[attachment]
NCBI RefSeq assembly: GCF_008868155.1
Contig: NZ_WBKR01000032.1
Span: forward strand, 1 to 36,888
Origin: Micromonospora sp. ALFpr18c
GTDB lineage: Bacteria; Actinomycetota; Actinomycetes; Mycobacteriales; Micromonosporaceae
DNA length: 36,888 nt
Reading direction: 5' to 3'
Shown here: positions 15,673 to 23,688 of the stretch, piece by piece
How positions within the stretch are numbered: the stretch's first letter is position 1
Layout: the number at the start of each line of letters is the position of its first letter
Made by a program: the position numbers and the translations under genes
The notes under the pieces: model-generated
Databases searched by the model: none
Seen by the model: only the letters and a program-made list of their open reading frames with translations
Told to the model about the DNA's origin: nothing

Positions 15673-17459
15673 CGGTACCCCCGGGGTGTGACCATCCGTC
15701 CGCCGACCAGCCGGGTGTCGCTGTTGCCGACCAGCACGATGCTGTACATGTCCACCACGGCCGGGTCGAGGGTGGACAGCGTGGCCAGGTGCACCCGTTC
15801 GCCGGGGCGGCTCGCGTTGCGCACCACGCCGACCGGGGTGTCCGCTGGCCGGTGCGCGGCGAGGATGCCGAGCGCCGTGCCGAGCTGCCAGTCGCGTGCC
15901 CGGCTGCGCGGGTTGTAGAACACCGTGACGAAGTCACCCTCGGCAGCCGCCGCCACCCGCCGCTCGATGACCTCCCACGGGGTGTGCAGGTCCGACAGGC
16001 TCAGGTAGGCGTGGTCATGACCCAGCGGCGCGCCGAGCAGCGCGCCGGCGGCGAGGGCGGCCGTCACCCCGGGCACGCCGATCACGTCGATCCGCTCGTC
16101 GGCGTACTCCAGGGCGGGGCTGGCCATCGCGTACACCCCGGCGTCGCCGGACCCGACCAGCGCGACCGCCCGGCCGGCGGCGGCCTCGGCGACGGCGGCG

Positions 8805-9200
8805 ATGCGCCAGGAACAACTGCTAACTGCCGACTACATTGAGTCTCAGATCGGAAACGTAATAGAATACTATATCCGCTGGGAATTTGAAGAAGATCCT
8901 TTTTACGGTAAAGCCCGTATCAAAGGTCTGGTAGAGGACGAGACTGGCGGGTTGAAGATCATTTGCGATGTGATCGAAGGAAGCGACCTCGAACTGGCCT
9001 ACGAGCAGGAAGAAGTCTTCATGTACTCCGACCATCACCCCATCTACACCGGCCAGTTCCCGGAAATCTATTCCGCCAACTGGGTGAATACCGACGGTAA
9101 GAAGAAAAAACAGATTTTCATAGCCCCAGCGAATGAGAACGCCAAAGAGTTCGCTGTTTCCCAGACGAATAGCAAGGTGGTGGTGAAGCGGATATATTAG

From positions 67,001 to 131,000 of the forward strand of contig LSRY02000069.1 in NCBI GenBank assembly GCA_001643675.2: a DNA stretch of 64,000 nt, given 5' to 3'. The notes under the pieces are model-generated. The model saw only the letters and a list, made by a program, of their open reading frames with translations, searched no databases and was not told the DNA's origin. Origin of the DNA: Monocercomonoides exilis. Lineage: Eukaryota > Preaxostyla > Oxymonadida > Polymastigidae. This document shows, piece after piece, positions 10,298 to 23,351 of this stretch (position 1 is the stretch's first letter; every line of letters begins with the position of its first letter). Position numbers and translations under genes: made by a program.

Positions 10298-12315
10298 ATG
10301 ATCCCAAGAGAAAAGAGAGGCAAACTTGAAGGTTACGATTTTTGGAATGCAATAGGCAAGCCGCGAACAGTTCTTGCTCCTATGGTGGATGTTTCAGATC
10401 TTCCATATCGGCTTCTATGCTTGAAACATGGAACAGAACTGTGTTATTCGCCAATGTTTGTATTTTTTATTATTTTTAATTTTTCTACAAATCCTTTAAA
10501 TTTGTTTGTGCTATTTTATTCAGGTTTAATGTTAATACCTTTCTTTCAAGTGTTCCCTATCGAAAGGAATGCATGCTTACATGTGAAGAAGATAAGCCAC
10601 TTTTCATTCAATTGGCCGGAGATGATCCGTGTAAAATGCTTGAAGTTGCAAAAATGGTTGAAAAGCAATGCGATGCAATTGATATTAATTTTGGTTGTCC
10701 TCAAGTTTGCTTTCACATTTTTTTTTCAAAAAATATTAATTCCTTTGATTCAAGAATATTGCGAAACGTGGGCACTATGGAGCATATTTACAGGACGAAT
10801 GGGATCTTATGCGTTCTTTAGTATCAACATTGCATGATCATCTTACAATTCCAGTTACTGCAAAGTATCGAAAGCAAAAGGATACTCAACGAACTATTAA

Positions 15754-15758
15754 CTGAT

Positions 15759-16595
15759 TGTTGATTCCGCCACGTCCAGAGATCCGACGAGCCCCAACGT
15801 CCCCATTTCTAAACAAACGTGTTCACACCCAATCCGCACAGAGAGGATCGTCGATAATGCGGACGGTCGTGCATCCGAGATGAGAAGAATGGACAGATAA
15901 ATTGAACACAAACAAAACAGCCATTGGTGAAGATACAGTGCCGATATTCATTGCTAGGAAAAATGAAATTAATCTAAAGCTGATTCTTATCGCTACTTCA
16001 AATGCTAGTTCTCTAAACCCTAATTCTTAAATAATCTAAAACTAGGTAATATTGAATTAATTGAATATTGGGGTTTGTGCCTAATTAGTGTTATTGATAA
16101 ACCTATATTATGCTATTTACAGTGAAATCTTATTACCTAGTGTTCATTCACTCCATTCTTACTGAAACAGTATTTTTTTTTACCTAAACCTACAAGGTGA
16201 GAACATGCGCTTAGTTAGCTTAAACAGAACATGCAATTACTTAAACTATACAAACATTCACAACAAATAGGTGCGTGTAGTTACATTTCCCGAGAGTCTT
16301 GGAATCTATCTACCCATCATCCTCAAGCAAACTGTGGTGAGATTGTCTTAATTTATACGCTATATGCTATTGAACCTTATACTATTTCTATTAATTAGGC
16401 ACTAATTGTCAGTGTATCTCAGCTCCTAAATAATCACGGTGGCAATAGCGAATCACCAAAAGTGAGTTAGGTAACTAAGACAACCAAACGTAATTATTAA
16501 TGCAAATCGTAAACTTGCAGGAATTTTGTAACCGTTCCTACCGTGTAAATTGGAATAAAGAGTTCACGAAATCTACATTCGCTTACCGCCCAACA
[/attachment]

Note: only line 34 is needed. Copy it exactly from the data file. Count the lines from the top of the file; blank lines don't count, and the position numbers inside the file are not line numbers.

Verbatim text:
10601 TTTTCATTCAATTGGCCGGAGATGATCCGTGTAAAATGCTTGAAGTTGCAAAAATGGTTGAAAAGCAATGCGATGCAATTGATATTAATTTTGGTTGTCC